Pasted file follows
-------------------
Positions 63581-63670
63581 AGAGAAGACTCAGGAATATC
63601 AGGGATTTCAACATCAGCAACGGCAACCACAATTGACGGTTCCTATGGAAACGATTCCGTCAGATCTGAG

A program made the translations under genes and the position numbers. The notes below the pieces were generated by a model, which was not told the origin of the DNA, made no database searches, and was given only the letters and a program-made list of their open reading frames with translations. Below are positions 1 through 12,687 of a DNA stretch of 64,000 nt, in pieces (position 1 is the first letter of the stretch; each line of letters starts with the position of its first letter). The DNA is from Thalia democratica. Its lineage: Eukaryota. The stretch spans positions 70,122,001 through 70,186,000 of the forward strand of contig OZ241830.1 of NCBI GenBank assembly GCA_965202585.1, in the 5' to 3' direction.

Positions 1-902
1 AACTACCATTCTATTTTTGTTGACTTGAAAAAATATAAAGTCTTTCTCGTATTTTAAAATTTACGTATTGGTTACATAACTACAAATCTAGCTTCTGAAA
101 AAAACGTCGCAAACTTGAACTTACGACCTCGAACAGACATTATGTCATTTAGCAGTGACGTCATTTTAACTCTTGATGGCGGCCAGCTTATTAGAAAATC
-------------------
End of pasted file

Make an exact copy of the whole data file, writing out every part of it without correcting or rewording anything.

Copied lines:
Positions 63581-63670
63581 AGAGAAGACTCAGGAATATC
63601 AGGGATTTCAACATCAGCAACGGCAACCACAATTGACGGTTCCTATGGAAACGATTCCGTCAGATCTGAG

A program made the translations under genes and the position numbers. The notes below the pieces were generated by a model, which was not told the origin of the DNA, made no database searches, and was given only the letters and a program-made list of their open reading frames with translations. Below are positions 1 through 12,687 of a DNA stretch of 64,000 nt, in pieces (position 1 is the first letter of the stretch; each line of letters starts with the position of its first letter). The DNA is from Thalia democratica. Its lineage: Eukaryota. The stretch spans positions 70,122,001 through 70,186,000 of the forward strand of contig OZ241830.1 of NCBI GenBank assembly GCA_965202585.1, in the 5' to 3' direction.

Positions 1-902
1 AACTACCATTCTATTTTTGTTGACTTGAAAAAATATAAAGTCTTTCTCGTATTTTAAAATTTACGTATTGGTTACATAACTACAAATCTAGCTTCTGAAA
101 AAAACGTCGCAAACTTGAACTTACGACCTCGAACAGACATTATGTCATTTAGCAGTGACGTCATTTTAACTCTTGATGGCGGCCAGCTTATTAGAAAATC